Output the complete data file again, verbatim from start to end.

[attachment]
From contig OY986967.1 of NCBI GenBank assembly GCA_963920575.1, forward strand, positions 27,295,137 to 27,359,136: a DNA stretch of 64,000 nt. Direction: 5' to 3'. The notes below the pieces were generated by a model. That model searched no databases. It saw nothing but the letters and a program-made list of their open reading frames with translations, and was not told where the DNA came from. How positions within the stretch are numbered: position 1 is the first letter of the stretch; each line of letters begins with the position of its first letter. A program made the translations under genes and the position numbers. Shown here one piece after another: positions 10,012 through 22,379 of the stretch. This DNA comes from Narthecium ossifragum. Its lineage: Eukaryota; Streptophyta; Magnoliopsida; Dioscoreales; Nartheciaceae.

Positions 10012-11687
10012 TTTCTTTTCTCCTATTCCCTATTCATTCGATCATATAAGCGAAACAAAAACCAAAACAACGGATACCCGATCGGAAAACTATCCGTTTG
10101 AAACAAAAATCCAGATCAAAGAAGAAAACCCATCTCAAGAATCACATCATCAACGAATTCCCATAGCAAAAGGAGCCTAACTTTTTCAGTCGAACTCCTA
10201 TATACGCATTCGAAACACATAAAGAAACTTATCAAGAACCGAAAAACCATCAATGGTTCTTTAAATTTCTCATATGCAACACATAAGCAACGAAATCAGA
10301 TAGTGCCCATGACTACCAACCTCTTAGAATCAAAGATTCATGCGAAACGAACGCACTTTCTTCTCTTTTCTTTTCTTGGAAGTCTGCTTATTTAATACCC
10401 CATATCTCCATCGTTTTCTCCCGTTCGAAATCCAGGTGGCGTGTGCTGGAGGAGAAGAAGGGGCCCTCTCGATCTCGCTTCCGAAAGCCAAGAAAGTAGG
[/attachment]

From contig OY986967.1 of NCBI GenBank assembly GCA_963920575.1, forward strand, positions 27,295,137 to 27,359,136: a DNA stretch of 64,000 nt. Direction: 5' to 3'. The notes below the pieces were generated by a model. That model searched no databases. It saw nothing but the letters and a program-made list of their open reading frames with translations, and was not told where the DNA came from. How positions within the stretch are numbered: position 1 is the first letter of the stretch; each line of letters begins with the position of its first letter. A program made the translations under genes and the position numbers. Shown here one piece after another: positions 10,012 through 22,379 of the stretch. This DNA comes from Narthecium ossifragum. Its lineage: Eukaryota; Streptophyta; Magnoliopsida; Dioscoreales; Nartheciaceae.

Positions 10012-11687
10012 TTTCTTTTCTCCTATTCCCTATTCATTCGATCATATAAGCGAAACAAAAACCAAAACAACGGATACCCGATCGGAAAACTATCCGTTTG
10101 AAACAAAAATCCAGATCAAAGAAGAAAACCCATCTCAAGAATCACATCATCAACGAATTCCCATAGCAAAAGGAGCCTAACTTTTTCAGTCGAACTCCTA
10201 TATACGCATTCGAAACACATAAAGAAACTTATCAAGAACCGAAAAACCATCAATGGTTCTTTAAATTTCTCATATGCAACACATAAGCAACGAAATCAGA
10301 TAGTGCCCATGACTACCAACCTCTTAGAATCAAAGATTCATGCGAAACGAACGCACTTTCTTCTCTTTTCTTTTCTTGGAAGTCTGCTTATTTAATACCC
10401 CATATCTCCATCGTTTTCTCCCGTTCGAAATCCAGGTGGCGTGTGCTGGAGGAGAAGAAGGGGCCCTCTCGATCTCGCTTCCGAAAGCCAAGAAAGTAGG